a breakfast serial

One bite-sized story every morning to uplift, motivate, or provoke thought.

Driving Miss Amy

Two people _can_ drive at the same time

Two people can drive at the same time.

< by Amy >

I lived in my old house on Longwood Drive for 11 years. It was a charming white New England colonial with green shutters, one of many adorable homes on a quaint tree-lined street that I still return to when I want a glimpse into that old life of mine. I have a million memories in that house, and when talking to my mom about this post, she called to mind memories that made up a funny trend: I loved to drive.

First, it was Hot Wheels. My childhood area rug displayed a collection of tiny one- and two-story pastel-colored homes with colorful shutters and grassy yards — all connected by creamy-colored, two-way roads. From under my bed, I’d pull out my red plastic basket of Hot Wheels, and I’d cruise. On my side, with my head resting in the palm of my hand, I’d assist my favorite cars in reaching their destinations, from a carpooling adventure to picking up takeout.

Then, it was my Little Tikes Cozy Coupe. I took that coupe for many a joyride around the basement of my old house. My mom laid Masking Tape on the floor, shaping roads and parking spots, intersections and driveways. I could even pull into the McDonald’s drive-through, where a kind employee handed me a Happy Meal free of charge (thanks, brother!). By the end of my busy day of driving, the McDonald’s — a beautiful plastic playhouse with a decorative roof and bright red front door — transformed into home sweet home.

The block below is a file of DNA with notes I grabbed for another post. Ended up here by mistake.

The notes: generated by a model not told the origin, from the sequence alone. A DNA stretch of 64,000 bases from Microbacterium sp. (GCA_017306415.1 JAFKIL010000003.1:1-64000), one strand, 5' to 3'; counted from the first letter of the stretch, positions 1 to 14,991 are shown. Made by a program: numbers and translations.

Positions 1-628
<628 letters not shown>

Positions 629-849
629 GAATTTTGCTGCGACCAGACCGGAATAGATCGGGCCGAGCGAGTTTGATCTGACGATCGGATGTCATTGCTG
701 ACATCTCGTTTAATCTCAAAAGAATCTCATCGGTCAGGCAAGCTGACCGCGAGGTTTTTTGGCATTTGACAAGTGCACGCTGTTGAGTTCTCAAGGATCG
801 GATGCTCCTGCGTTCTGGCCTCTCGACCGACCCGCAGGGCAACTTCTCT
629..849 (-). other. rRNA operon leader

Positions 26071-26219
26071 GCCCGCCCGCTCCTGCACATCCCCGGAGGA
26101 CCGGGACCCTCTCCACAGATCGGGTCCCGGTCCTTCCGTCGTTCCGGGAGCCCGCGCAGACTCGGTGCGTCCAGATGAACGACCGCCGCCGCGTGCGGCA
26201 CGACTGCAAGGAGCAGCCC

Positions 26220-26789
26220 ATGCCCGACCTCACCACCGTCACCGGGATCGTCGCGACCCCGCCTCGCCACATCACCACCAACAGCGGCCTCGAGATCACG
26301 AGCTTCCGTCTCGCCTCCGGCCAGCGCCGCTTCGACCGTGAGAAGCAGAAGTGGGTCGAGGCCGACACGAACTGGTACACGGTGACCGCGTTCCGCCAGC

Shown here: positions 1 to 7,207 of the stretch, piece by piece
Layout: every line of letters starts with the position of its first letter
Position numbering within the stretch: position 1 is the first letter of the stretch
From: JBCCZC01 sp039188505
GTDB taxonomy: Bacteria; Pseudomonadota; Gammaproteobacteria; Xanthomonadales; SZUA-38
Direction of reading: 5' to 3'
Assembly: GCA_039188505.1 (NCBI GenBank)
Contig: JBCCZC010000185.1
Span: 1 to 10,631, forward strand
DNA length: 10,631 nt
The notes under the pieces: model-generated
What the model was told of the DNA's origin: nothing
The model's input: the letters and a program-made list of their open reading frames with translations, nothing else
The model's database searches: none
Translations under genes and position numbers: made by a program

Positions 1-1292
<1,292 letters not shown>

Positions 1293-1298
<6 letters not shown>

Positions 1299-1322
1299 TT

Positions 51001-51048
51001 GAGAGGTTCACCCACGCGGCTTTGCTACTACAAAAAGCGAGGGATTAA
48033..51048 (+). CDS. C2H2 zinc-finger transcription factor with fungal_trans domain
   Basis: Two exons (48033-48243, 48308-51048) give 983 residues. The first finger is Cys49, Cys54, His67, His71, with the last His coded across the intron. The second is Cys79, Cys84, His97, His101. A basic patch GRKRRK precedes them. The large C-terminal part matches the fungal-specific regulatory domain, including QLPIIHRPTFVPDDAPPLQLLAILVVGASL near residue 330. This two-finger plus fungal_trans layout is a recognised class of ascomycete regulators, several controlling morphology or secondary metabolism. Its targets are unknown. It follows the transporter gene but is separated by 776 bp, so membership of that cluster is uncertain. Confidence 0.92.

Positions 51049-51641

Later, it was my bike. As I grew older, my driving obsession graduated to my bicycle. I’d grab my faux set of car keys, a collection of oldies my mom put together for me, and I’d insert them in the ignition (read: the tiny space between the handlebar and the basket), and off we’d go. I’d start out on the right-hand side of my driveway, hit the “blinker,” making the sound with the click of my tongue, and then stop at the sidewalk-turned-intersection, obeying the rules of the road.

My tendency to love driving certainly made me best-in-class when it came to competing against my brothers, playing Cruisin’ USA at our favorite pizza joint or Need for Speed on the PlayStation at home. When Grand Theft Auto came out in high school, I didn’t try to beat the Triads to graduate to the next level. I stayed on the right side of the road, avoided the prostitutes and gang members, and obeyed the rules of the road.

It’s ironic I no longer even own a car (when I moved to New York, we sold my precious baby blue Chrysler Sebring I had since high school), but as a wise man once said, life is too short for traffic.

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